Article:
As a writer I have found that certain things lend themselves to the mood of what I am writing and, in some cases, even act as inspiration.
When I was a teenager I used to find that the creative juices would flow better and faster on a cloudy, rainy day, or on a cold, wintery day when I could curl up in bed under my eiderdown with a notepad and pencil.
Those were still the days when I needed to be inspired to write something worthwhile. When you start writing professionally it is quite a different matter. It becomes a disciplined art. You get up in the mornings, you go into your study, you pick up the threads of the story where you left it the day before, and then you write. This doesn’t mean that you’re not inspired to write, it simply means that you don’t wait for the inspiration to make a start. You start and the inspiration will be there quick enough. Think of “Inspiration” as a slow, lazy fellow that rouses himself now and then when the mood is right. But “Inspiration” is also a willing and obedient fellow when he comes face to face with determination.
Writing is a combined effort of the heart and the mind. The mind can do it on its own; it knows the technique and it knows how to use words creatively, but when the heart isn’t involved then what you’ve written has no soul. I think this is what it’s like when you go through the motions of being a Christian, but Jesus doesn’t feature in your everyday life. Your worship is hollow, meaningless, and of no use to anyone – least of all to God.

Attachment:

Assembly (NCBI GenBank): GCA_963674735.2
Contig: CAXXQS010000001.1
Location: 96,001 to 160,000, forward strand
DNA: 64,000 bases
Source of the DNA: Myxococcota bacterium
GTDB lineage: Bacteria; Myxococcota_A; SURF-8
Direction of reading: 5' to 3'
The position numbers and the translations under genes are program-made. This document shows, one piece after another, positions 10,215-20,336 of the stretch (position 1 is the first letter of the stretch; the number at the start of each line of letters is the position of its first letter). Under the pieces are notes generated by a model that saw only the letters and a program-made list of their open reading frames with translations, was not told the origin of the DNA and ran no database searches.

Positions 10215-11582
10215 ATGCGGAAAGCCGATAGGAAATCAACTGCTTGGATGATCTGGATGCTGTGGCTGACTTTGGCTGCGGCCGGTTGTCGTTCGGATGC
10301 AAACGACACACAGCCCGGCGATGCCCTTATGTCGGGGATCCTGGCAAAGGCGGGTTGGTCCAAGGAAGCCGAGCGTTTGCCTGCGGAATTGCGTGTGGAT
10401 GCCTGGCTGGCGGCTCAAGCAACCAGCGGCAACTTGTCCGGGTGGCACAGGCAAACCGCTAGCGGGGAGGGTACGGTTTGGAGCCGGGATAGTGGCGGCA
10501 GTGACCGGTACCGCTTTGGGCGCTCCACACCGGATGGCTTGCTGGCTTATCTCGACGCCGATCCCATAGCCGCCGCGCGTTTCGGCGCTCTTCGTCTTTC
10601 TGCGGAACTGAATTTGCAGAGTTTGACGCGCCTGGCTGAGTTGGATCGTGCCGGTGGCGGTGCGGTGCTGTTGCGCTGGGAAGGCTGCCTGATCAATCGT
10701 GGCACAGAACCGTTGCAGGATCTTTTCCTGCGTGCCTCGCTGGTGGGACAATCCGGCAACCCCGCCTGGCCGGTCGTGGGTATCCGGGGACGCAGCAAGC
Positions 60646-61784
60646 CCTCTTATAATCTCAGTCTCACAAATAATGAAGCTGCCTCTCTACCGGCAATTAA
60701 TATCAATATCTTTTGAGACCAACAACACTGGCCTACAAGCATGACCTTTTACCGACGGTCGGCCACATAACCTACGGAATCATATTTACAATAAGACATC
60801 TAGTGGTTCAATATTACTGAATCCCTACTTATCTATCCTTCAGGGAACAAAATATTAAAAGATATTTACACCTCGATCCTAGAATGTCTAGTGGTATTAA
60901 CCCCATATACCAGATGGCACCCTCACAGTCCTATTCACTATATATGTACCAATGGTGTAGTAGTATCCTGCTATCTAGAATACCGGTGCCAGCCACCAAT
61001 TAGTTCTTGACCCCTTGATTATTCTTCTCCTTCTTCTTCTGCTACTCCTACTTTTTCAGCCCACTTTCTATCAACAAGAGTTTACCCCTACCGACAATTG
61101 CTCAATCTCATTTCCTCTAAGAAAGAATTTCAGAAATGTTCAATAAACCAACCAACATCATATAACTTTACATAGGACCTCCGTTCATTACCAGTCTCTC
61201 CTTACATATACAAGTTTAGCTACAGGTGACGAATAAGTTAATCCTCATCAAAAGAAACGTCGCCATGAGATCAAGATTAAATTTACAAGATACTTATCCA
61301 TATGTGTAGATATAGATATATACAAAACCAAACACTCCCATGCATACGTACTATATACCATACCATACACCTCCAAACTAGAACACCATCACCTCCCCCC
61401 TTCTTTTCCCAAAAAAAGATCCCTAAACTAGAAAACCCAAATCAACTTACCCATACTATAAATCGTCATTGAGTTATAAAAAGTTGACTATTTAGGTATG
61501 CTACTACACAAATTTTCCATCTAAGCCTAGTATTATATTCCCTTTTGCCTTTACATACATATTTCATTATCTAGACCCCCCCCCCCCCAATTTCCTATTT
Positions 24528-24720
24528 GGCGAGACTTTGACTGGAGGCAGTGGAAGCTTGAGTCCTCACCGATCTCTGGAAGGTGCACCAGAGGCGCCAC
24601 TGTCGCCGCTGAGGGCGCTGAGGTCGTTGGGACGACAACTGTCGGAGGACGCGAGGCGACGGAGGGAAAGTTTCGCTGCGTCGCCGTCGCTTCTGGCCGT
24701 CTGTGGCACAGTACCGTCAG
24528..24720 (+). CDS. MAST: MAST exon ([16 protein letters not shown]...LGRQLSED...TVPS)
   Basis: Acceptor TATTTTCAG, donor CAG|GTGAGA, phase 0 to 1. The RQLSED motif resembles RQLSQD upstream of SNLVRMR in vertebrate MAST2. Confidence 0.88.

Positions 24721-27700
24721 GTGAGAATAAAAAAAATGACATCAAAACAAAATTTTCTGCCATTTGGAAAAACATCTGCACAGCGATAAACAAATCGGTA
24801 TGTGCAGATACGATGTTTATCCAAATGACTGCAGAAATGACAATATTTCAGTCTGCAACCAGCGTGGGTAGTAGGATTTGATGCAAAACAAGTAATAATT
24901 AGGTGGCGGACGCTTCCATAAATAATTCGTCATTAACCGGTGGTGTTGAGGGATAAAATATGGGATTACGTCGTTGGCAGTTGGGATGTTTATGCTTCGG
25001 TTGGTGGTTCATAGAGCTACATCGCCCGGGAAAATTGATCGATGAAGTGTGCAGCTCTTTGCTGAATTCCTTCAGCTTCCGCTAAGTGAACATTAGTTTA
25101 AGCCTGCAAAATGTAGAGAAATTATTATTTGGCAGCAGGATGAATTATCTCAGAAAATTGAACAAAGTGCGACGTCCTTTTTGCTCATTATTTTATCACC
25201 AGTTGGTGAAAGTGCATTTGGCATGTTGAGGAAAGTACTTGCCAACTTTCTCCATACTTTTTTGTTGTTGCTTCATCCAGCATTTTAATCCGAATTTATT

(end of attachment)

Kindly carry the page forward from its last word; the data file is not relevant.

I have always said that everything I committed to paper always started with a feeling. It might be sad or happy, nostalgic or melancholic. I never detailed the feeling, it just came with the story and sometimes even led to an idea that finally took shape in my mind. I love music, especially the classics and opera, and many times the feelings awakened while listening to the music would lead to a story that simply had to be told.
I have been spending every available moment lately editing stories and articles that were written many years ago. Many of them were unpublished, but the reason they were never discarded was because of the story behind the story. The story might not be very good, in fact some of them are quite silly, but as I am reading through them and editing out the glaring errors I am also reliving the feelings and the circumstances under which they were originally written. There are memories and emotions woven into the words on those pages, many of which I cannot share with anyone either because they are too personal or run too deep, and so they are going to be bound together in a book where they might end up meaning nothing to anyone but myself. Whatever the case might be, I am spending a memorable time reacquainting myself with the person I used to be.